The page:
As serious, trained professionals who care deeply about art and artists, and place a high value on the disciplines of art history and art criticism, we regularly reflect on the role of the art writer/critic—what it is today and what it should be in a rapidly changing art world.
On the occasion of the traveling retrospective Kiki Smith: A Gathering, 19802005, the artists first full-scale survey (on view until February 11, 2007), Kiki Smith welcomed Rail publisher Phong Bui and independent curator/writer Susan Harris to her home and studio to discuss her life and work.
Ralph Humphreys exhibition at Gary Snyder Gallery illustrated his unique contribution to American abstract painting. In contrast to the metaphysical aspirations of the Abstract Expressionist painters whom he admired when he arrived in New York in the late 1950s, Humphreys territory was secular and nonspiritual.
The “Autobiography” series came about after a near fatal crash in which Pindell sustained severe injuries and memory loss. Early works from this series on view at Garth Greenan bear witness to the artist literally and figuratively piecing together fragments of her past.
It is a thrill to see Leon Golub’s in-your-face paintings on the brutalist walls of the Met Breuer. During his lifetime, American painter Leon Golub received little institutional recognition—particularly from museums in the US.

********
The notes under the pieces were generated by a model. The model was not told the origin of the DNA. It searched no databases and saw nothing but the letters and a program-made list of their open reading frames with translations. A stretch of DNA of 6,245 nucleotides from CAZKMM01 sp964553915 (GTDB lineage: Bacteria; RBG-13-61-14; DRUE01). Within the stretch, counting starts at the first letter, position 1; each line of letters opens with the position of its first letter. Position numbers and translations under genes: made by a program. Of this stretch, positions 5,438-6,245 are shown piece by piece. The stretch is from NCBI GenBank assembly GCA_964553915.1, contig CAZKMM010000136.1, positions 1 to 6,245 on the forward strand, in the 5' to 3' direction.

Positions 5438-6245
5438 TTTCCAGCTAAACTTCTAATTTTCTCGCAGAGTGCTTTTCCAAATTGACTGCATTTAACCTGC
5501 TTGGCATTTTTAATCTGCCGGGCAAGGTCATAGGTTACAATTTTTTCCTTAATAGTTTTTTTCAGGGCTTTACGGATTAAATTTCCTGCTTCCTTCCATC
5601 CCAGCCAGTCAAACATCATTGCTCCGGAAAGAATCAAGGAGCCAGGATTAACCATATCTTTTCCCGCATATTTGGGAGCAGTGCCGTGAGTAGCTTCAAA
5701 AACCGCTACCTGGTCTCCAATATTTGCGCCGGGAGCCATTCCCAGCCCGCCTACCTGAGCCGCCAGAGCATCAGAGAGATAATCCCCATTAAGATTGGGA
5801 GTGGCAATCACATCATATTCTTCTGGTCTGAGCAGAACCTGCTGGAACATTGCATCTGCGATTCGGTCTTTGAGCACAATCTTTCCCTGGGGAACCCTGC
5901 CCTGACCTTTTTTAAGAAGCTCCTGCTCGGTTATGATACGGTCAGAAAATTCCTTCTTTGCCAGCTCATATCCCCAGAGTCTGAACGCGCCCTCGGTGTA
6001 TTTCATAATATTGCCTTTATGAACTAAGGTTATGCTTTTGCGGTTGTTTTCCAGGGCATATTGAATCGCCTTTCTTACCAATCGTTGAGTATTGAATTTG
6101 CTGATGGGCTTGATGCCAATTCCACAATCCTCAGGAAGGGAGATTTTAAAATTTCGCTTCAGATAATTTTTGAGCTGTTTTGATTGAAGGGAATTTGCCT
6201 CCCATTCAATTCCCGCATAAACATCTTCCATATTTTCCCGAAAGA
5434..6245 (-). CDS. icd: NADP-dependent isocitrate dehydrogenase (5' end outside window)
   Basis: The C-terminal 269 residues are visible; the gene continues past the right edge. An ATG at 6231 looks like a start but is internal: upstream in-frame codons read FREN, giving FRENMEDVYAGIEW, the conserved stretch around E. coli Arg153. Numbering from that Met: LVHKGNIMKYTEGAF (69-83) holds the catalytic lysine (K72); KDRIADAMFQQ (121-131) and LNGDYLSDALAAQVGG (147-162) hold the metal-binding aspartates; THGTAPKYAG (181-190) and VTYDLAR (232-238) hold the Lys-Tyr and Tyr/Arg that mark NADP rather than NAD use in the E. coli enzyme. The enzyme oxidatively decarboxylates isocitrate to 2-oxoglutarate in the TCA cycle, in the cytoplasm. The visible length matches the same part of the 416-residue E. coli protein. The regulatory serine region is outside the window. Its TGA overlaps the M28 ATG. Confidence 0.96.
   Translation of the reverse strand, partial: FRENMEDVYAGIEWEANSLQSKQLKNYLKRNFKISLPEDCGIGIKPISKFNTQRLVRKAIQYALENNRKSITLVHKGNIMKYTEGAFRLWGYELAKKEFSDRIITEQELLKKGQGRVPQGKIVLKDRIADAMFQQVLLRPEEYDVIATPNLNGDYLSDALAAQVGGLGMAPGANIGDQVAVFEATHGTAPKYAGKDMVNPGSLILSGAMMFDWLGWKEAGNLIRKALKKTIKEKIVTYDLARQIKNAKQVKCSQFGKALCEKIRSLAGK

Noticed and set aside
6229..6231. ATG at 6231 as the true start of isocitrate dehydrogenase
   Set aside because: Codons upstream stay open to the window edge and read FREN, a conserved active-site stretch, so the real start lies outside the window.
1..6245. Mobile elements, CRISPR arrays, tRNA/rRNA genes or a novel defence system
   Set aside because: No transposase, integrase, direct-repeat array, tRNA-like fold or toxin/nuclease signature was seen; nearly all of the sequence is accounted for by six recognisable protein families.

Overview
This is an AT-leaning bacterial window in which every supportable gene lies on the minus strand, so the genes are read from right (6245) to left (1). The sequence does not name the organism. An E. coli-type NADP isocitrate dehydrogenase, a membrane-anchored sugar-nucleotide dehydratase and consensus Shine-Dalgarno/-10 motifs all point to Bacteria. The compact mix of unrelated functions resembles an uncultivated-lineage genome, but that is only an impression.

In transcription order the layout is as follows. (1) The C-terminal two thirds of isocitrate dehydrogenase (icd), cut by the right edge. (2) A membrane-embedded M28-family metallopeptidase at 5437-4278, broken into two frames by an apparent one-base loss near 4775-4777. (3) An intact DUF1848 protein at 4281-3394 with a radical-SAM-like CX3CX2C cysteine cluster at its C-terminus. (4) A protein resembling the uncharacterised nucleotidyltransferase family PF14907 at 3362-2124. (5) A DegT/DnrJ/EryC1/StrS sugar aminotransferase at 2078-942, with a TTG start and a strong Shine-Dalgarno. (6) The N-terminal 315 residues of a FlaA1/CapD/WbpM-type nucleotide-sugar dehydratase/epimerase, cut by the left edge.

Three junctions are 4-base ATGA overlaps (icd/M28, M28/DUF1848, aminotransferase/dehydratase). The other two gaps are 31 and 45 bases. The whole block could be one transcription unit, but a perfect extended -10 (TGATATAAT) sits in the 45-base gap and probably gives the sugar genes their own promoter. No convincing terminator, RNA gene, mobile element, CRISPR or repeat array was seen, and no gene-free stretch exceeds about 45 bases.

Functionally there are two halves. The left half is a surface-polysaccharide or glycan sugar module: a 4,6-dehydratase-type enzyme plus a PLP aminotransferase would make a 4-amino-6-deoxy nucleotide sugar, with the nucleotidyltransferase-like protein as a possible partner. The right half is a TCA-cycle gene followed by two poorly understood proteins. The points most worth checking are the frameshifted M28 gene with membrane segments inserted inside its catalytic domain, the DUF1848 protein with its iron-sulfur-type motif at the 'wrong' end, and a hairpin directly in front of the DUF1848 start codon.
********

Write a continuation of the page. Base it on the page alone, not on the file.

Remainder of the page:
Nancy Speros recent exhibition at Galerie Lelong reaffirms the artists status as a national treasure.
Ursula von Rydingsvard’s commanding new sculptures in natural, rough-hewn cedar are captivating in their correspondences to and departures from the awe-inspiring and warmly welcoming works that have defined her thirty-year oeuvre.
Surveillance marks a vast leap in a new direction. Working on, experimenting with, and percolating this new body of work for years, Shepherd dug deep into her self and her process to figure out how to make paintings that would essentially make themselves instead of her superimposing images on them.
Entering Alain Kirilis exhibition, Whos Afraid of Verticality, is like joining a gathering of benevolent beings in a space that lifts ones gaze and spirit.
Spanning nearly 400 linear feet, this body of work took ten months to realize and represents Steirs largest painting installation to date.
His artworks create opportunities for contemplation, reassessment and, hopefully, healing for Native and non-Native people alike.
JUDITH STEIN with Susan Harris
Eye of the Sixties: Richard Bellamy and the Transformation of Modern Art
You’ve done a beautiful job, a great service to us all in bringing to light so much valuable information on this quiet visionary, Dick Bellamy, who, by your account, was unintentionally drawn to, and pinpointed artists who went on to speak to and define a whole generation.